Regardless of what many believe – myself included until recently – E on a food label doesn’t necessarily stand for “Evil”. E-numbers, which represent food additives on packaged foods, can be both good and bad.
Let me explain…
Food additives as such have been used for ages. The ancient Romans, for instance, used saffron, salt, and vinegar to either colour their food, or preserve it.
In the 60’s European and US governments introduced a list with approved food additives, whether from natural sources or chemically derived, in order to regulate additives and ban certain harmful substances from being used in our food. In Europe, these are coded with e-numbers, in the US and elsewhere either a number or the full name are being used on labels.
On this list, you can find some totally natural, harmless additives such as saffron (E164), paprika (E160), vitamin C (E300), or sodium bicarbonate (E500).
Others are produced using chemical processes, of which some are worthy of caution despite being approved by the authorities after testing.
Which e-numbers should you avoid?
1. The Southampton Six
These artificial colours mainly used in colourful sweets, cakes and drinks, were found by a 2007 British study to be associated with hyperactivity in children. They’re still allowed in Europe, but labels must mention ‘may have an adverse effect on activity and attention in children’.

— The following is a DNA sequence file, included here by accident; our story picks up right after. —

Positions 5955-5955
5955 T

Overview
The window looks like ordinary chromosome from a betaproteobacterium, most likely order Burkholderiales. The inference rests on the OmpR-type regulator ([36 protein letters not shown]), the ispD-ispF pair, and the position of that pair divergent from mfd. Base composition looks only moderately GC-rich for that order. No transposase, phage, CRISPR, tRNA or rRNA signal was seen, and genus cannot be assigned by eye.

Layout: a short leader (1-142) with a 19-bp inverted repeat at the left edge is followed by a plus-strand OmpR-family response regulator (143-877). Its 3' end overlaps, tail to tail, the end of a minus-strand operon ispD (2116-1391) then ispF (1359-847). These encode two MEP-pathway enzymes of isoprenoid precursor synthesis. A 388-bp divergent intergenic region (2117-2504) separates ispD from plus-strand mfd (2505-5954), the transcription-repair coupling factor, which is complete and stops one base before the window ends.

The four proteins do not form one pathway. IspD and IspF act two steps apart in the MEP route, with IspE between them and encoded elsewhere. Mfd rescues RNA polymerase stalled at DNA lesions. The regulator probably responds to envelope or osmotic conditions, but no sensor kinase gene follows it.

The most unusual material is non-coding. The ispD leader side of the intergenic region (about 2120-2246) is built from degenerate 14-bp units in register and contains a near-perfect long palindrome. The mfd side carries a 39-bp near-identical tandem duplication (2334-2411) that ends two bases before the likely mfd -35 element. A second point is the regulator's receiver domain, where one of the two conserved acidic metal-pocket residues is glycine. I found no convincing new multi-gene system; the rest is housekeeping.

The colours in question are:
- E102: tartrazine
- E104: quinoline yellow
- E110: sunset yellow FCF
- E122: carmoisine
- E124: ponceau 4R (banned in the US for many years because considered dangerous)
- E129: allura red
2. E-numbers to which you or your children may be allergic
Allergies to food additives are common, with typical reactions being headaches, skin problems, nausea, palpitations, trembling, or digestive disorders. Restrict processed foods and try to cook homemade meals as much as possible to limit your family’s exposure to possible triggers.
3. MSG or monosodium glutamate (E621)
MSG is a flavour enhancer widely used in Chinese restaurants, but also added to thousands of processed foods such as canned soups, meats, ready-made meals, dressings etc. Although considered safe in low doses, many food and health experts have issued serious warnings regarding this flavour enhancer. Moreover, an estimated 40 percent of the population is thought to be intolerant. My advice: stay away from it and use healthy natural ingredients to spice up your food.
4. Artificial sweeteners (E700-E999)
These chemical sweeteners such as saccharin (E954), aspartame (E951), and sucralose (E955), are widely used in “diet” products and have been associated with dangerous side effects in several scientific studies. To be avoided at all costs if you ask me.
My advice is simple: eat as many home cooked meals as possible and choose trusted restaurants when eating out. Not only will you minimize your intake of chemicals, you’ll also ingest far less sugar, trans fats, and salt, which are also abundant in most processed foods.